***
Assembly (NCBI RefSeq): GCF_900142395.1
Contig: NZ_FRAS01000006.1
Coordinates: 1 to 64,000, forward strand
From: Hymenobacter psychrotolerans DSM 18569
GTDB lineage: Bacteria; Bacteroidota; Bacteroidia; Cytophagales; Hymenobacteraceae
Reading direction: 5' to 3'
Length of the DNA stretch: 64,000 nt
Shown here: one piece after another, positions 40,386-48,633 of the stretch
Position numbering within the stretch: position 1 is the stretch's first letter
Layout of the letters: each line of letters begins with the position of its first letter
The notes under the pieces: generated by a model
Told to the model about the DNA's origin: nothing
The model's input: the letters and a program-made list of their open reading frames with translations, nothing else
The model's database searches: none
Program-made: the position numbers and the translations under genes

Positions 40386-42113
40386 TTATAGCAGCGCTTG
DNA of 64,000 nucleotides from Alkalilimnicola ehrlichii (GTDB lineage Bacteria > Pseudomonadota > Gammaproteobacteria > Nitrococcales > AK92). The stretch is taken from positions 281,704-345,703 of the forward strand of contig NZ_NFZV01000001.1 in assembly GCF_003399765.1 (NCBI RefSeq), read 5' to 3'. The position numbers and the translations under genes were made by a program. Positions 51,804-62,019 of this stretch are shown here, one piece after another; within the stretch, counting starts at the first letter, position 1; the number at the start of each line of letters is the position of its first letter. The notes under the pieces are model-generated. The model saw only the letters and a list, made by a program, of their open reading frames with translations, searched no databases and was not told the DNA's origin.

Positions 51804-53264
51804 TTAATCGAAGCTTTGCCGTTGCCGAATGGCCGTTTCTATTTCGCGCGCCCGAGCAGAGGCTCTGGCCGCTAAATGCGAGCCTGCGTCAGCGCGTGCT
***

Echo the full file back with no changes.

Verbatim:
Assembly (NCBI RefSeq): GCF_900142395.1
Contig: NZ_FRAS01000006.1
Coordinates: 1 to 64,000, forward strand
From: Hymenobacter psychrotolerans DSM 18569
GTDB lineage: Bacteria; Bacteroidota; Bacteroidia; Cytophagales; Hymenobacteraceae
Reading direction: 5' to 3'
Length of the DNA stretch: 64,000 nt
Shown here: one piece after another, positions 40,386-48,633 of the stretch
Position numbering within the stretch: position 1 is the stretch's first letter
Layout of the letters: each line of letters begins with the position of its first letter
The notes under the pieces: generated by a model
Told to the model about the DNA's origin: nothing
The model's input: the letters and a program-made list of their open reading frames with translations, nothing else
The model's database searches: none
Program-made: the position numbers and the translations under genes

Positions 40386-42113
40386 TTATAGCAGCGCTTG
DNA of 64,000 nucleotides from Alkalilimnicola ehrlichii (GTDB lineage Bacteria > Pseudomonadota > Gammaproteobacteria > Nitrococcales > AK92). The stretch is taken from positions 281,704-345,703 of the forward strand of contig NZ_NFZV01000001.1 in assembly GCF_003399765.1 (NCBI RefSeq), read 5' to 3'. The position numbers and the translations under genes were made by a program. Positions 51,804-62,019 of this stretch are shown here, one piece after another; within the stretch, counting starts at the first letter, position 1; the number at the start of each line of letters is the position of its first letter. The notes under the pieces are model-generated. The model saw only the letters and a list, made by a program, of their open reading frames with translations, searched no databases and was not told the DNA's origin.

Positions 51804-53264
51804 TTAATCGAAGCTTTGCCGTTGCCGAATGGCCGTTTCTATTTCGCGCGCCCGAGCAGAGGCTCTGGCCGCTAAATGCGAGCCTGCGTCAGCGCGTGCT